People tend to forget Arsenal pre Roman were emerging as the more dominant side, had Roman not arrived it’d have been 3 titles between 00-05 for Arsenal and just 2 for United.

Arsenal’s new stadium was always likely to put the brakes on that for a few years, but after that they’d have been every bit as able to compete with United and Liverpool in the market. That was the plan and it was a great plan with Wenger in the hot seat, the way a top football club should be run.
That Chelsea and City came in and started using them in their weakened position as a feeder club, taking players like Ashley Cole and Nasri off them on a yearly basis makes @ThierryHenry14 ‘s cliams that he was “happy” about Chelsea and City’s investments fecking hilarious. :lol:
 

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1) If you want to cut through all the (debatable) numbers, all the more or less spurious arguments, and all the tribal posturing - the truth is that United had Fergie.

If you remove Fergie from the equation, the money means feck all.

2) The money spent by Chelsea under Roman when he first arrived was...insane. It doesn't compare to anything that came before it. It was considered an absolute watershed for a reason.

3) The money spent by City after Mansour might seem somewhat less insane (depending) - but then the precedent had already been set (for extreme spending on players - which is what we're talking about here more than anything).

4) United are extremely rich and have been so - compared to 99% of English football clubs - for years and years, well before Roman and Mansour. But the idea that we positively used our wealth - directly - to gain the upper hand on our rivals, in a manner comparable to either Chelsea (Roman) or City (Mansour) is unfounded. It falls into the "yeah, but football has always been about money" category - which works as a generic argument, but not in the specific context discussed here.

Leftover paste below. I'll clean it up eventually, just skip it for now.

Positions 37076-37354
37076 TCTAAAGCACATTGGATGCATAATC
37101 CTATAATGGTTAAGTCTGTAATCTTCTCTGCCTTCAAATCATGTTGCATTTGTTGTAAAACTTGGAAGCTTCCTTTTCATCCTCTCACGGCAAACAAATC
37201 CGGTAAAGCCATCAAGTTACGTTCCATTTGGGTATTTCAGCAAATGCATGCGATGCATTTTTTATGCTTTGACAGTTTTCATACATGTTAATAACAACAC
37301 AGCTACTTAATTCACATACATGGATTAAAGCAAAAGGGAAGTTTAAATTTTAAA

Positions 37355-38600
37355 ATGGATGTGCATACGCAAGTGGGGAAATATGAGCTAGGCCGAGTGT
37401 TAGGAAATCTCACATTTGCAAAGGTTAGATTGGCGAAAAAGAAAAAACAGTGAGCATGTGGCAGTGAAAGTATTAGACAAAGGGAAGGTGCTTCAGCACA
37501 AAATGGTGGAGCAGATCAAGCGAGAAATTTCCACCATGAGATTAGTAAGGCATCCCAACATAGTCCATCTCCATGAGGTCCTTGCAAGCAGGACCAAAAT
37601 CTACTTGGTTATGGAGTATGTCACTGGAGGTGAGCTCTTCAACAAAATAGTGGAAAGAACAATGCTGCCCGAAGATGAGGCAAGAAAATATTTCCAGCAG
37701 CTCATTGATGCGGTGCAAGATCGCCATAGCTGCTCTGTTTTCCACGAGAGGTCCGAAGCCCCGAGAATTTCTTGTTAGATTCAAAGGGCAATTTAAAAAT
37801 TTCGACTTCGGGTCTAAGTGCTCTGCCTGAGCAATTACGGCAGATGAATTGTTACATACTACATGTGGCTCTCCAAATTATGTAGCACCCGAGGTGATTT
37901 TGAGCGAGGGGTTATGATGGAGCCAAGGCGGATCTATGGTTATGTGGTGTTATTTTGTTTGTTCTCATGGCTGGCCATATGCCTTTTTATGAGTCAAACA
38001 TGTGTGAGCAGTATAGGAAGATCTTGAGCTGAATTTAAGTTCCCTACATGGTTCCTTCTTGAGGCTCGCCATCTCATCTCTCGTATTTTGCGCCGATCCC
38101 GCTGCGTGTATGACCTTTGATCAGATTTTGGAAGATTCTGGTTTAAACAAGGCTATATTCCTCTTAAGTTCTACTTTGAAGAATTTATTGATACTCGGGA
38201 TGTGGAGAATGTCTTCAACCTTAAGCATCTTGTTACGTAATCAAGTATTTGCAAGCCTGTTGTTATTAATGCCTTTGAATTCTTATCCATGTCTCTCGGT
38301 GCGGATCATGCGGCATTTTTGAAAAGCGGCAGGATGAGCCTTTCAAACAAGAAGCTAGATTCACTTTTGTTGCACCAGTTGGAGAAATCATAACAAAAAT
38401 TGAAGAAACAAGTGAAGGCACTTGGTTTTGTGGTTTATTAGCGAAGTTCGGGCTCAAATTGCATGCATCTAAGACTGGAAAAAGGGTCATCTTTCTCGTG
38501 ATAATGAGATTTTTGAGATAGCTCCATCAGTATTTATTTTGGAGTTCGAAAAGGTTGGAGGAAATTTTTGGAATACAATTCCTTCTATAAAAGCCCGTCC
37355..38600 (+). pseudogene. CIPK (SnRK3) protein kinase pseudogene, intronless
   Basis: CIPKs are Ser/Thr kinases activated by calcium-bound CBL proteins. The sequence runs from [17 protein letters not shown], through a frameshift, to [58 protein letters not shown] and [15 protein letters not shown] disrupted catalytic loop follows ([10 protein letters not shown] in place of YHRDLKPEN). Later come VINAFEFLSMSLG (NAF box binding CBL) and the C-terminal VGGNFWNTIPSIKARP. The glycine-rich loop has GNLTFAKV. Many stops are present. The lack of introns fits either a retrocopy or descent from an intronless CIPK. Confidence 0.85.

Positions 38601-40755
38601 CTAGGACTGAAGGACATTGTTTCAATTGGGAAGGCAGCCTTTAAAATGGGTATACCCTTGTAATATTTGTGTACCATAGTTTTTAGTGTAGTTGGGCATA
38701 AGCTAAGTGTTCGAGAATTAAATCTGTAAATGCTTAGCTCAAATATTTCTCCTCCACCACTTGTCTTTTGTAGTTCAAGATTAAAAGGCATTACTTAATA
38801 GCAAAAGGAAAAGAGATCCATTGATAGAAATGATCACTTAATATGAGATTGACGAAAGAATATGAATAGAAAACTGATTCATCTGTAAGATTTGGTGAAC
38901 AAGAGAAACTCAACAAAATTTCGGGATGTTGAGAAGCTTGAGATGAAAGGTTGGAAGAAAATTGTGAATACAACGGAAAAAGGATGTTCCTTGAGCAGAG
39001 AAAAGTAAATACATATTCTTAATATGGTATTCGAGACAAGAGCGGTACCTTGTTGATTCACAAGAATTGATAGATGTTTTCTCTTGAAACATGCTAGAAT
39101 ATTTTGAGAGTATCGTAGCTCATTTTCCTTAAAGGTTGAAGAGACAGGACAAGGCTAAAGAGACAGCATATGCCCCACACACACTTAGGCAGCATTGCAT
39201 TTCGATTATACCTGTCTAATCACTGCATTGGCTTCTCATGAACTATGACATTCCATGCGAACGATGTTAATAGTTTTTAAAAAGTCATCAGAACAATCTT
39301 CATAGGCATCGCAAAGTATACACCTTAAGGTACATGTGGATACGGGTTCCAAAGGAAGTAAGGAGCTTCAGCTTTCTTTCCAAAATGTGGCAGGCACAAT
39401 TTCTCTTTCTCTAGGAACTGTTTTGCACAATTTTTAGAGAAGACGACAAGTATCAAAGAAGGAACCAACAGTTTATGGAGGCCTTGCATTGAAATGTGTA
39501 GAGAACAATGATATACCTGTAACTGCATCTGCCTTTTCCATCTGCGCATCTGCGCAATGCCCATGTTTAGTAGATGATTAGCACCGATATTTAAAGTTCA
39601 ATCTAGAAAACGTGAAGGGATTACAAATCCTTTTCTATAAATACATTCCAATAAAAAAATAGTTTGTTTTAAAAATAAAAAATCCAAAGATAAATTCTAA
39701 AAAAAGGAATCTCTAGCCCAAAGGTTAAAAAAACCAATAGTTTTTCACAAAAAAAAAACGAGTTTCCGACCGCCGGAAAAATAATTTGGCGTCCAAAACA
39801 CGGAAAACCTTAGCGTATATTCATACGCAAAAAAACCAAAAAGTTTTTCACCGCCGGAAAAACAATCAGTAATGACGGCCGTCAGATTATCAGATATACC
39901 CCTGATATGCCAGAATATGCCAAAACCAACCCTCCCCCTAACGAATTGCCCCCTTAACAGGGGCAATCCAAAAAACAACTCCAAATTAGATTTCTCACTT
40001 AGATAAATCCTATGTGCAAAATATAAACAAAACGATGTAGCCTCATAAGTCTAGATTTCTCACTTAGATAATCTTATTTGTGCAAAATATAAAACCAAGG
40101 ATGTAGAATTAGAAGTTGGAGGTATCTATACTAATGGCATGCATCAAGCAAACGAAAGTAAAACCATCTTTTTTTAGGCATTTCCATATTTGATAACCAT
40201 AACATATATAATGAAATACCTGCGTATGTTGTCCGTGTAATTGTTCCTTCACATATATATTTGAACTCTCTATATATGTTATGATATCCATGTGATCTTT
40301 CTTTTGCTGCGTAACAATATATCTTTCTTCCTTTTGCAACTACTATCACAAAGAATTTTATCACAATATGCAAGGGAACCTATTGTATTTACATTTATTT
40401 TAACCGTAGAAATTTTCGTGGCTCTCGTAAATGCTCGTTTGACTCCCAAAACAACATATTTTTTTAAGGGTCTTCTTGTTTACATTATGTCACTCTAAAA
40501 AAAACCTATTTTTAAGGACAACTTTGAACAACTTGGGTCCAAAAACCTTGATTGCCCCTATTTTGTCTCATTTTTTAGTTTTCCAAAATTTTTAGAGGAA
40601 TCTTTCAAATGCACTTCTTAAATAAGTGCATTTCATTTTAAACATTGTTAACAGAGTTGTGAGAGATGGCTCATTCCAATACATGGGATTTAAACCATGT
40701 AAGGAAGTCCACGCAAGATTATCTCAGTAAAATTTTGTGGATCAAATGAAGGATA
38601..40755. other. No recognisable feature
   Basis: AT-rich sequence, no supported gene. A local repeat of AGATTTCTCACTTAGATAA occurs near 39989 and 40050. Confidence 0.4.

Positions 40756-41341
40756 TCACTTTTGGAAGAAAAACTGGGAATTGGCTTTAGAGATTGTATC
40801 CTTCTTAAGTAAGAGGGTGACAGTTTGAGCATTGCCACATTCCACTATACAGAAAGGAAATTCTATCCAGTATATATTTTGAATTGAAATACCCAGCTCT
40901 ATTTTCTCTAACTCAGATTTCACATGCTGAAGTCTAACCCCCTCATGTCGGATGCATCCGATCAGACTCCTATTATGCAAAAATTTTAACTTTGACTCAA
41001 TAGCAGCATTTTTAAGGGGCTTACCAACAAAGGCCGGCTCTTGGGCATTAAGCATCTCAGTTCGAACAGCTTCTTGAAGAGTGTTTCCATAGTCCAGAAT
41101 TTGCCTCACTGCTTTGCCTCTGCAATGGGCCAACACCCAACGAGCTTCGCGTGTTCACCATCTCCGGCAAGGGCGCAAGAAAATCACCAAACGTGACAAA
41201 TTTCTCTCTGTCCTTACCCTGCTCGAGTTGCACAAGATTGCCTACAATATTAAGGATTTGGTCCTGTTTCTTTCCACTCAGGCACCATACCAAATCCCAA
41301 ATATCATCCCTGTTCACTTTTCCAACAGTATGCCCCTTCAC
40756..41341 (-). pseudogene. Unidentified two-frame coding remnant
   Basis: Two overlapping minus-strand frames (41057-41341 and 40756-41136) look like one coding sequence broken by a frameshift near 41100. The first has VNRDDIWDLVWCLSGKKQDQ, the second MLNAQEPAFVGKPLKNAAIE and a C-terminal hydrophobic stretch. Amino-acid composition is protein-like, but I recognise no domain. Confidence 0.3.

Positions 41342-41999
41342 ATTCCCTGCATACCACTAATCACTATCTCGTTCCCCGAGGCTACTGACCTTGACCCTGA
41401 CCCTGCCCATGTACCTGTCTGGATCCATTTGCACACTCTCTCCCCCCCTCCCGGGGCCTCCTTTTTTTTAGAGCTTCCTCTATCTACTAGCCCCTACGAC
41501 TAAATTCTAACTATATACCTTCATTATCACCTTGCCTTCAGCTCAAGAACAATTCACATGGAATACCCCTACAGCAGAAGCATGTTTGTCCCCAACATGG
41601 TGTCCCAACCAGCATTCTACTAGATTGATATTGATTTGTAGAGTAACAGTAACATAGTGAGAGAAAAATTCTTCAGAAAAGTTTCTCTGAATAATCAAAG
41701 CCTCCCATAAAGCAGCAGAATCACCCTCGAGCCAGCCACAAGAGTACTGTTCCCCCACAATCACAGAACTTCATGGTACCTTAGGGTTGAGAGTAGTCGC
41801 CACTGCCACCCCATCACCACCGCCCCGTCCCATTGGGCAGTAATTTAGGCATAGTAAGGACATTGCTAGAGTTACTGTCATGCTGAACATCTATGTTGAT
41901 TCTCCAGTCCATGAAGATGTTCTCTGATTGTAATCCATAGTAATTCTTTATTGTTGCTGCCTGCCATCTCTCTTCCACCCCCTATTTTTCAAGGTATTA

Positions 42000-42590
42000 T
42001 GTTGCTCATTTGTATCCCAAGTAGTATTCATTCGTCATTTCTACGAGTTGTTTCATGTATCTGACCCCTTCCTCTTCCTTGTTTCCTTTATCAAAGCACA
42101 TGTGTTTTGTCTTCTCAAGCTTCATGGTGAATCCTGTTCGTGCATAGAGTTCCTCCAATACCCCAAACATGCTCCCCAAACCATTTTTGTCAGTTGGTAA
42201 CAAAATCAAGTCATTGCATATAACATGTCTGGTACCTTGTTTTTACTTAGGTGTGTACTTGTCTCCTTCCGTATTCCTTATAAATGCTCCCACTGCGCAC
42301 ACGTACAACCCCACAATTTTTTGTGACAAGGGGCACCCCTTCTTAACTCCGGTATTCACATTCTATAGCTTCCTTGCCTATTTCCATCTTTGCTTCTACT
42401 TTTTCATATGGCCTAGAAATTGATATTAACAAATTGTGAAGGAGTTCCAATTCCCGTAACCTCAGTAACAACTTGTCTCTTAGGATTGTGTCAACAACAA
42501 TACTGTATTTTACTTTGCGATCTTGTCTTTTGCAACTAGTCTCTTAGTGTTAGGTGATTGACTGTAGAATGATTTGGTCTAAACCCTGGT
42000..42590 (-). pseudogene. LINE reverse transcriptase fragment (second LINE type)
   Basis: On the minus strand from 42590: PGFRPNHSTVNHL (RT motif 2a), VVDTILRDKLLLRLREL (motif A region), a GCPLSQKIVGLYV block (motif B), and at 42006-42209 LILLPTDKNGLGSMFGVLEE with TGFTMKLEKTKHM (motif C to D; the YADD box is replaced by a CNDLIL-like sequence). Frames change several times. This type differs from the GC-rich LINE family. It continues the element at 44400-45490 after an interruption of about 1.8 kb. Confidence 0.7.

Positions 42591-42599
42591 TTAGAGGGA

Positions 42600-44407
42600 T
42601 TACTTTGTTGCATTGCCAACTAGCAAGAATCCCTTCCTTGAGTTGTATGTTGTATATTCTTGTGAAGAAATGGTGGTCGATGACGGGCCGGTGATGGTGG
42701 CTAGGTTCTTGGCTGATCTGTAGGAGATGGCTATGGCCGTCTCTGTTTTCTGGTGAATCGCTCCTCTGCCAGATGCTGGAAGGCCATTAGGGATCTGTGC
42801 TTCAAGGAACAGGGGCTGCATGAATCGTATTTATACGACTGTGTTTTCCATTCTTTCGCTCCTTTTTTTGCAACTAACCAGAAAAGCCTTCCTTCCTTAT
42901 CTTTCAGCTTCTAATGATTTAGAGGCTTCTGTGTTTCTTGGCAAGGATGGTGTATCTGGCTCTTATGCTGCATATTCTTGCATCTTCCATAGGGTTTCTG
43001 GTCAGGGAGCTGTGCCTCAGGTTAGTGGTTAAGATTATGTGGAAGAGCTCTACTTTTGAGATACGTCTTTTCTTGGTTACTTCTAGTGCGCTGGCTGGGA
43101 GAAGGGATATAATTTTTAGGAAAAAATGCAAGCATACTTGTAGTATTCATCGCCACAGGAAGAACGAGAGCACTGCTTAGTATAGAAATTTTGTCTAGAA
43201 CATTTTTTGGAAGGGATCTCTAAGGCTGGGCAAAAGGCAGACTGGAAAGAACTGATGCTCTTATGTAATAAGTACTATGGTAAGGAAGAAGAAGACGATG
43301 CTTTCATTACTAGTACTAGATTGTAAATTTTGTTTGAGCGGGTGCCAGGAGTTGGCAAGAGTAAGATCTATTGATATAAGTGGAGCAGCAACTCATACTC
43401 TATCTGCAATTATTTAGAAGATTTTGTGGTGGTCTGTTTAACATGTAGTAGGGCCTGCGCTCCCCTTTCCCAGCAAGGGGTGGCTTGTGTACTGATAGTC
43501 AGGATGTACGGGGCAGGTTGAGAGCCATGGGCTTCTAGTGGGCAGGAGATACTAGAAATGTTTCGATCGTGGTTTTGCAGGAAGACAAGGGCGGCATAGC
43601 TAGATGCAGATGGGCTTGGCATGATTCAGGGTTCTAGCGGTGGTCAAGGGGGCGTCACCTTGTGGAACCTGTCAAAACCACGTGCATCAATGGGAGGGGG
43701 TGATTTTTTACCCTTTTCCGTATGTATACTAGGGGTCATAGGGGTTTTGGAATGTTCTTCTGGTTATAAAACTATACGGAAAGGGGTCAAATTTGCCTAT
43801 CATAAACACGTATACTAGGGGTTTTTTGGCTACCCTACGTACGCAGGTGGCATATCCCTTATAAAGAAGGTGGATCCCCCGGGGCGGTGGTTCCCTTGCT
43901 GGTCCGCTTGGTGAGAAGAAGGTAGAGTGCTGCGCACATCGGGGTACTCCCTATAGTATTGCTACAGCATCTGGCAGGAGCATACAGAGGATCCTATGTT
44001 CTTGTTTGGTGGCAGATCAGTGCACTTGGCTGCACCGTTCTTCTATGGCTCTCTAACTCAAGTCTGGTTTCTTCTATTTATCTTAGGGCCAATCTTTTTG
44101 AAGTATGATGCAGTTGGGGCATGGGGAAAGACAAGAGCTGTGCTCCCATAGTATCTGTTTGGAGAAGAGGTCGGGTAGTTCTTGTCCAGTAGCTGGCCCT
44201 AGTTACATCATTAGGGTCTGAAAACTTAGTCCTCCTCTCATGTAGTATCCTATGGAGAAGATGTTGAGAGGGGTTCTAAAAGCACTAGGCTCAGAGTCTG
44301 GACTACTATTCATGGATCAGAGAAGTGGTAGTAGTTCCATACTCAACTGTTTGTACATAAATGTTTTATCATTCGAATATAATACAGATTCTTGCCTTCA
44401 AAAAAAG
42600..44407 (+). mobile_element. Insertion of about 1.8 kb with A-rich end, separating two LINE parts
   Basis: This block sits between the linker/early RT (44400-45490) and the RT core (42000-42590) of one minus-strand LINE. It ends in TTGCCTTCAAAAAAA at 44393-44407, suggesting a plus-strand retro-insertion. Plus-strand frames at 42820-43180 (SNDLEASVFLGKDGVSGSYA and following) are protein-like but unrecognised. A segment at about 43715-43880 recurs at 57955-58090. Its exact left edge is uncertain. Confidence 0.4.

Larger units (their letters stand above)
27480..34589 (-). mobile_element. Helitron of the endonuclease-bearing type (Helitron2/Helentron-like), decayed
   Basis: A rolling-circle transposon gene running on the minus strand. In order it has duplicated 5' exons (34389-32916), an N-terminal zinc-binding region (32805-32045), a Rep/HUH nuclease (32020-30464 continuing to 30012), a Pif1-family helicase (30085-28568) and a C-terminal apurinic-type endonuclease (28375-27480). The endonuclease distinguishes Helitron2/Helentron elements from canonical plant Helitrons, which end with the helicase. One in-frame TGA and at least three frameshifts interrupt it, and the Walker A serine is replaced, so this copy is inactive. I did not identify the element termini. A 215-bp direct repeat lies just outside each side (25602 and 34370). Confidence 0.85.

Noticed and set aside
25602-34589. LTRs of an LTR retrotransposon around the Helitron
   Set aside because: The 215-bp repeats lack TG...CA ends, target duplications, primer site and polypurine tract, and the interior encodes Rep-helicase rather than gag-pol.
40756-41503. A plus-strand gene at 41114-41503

lysglimt

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One month after PL started. BIG DEAL. The point still intact that Liverpool were a big spender and using your comment about how United didnt need to make many signings into PL era same can be said about Liverpool too, they'd had a good squad yet still spending money in big number.
Liverpool did not have a good squad when P.L started - it was very similar to our squad immediately after Ferguson. Several players with good names, but whose best years were behind them. Grobbelaar was 35, Nicol was 31, Wright was 29, Whelan was 31, Stewart was 28, Mølby was 29, Walters was 31, Rosenthal was 29, Barnes was 29 and Rush was 30. The majority of our players were approaching their peak, the majority of Liverpools players were past their peak - there is a big difference
 

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To only look at the Premier League alone gives a wrong picture - because when we entered the 92/93 season - we basically had out entire team in place, so there was no need for us to make a lot of signings. From 86-92 we made the following signings who all started the 92/93 season9

Schmeichel at £550.000 - Irwin at £625.000 - Bruce at £850.000 - Pallister at £2.3m, Ince at £2m, Webb at £1.5m, Phelan at £750.000, Wallace at £1.2m, McClair at £825.000, Kanchelskis at £600.000, Sharpe £175.000, Parker £2m and Dublin £1m

So we started the P.L-season with players signed for £15M
- that was a huge amount of money back then.
So £3.7m of that total was spent on 3 players that played about 10 Premier League games (and only around 3 starts) for United in the 92-93 season?

Liverpool did not have a good squad when P.L started - it was very similar to our squad immediately after Ferguson. Several players with good names, but whose best years were behind them. Grobbelaar was 35, Nicol was 31, Wright was 29, Whelan was 31, Stewart was 28, Mølby was 29, Walters was 31, Rosenthal was 29, Barnes was 29 and Rush was 30. The majority of our players were approaching their peak, the majority of Liverpools players were past their peak - there is a big difference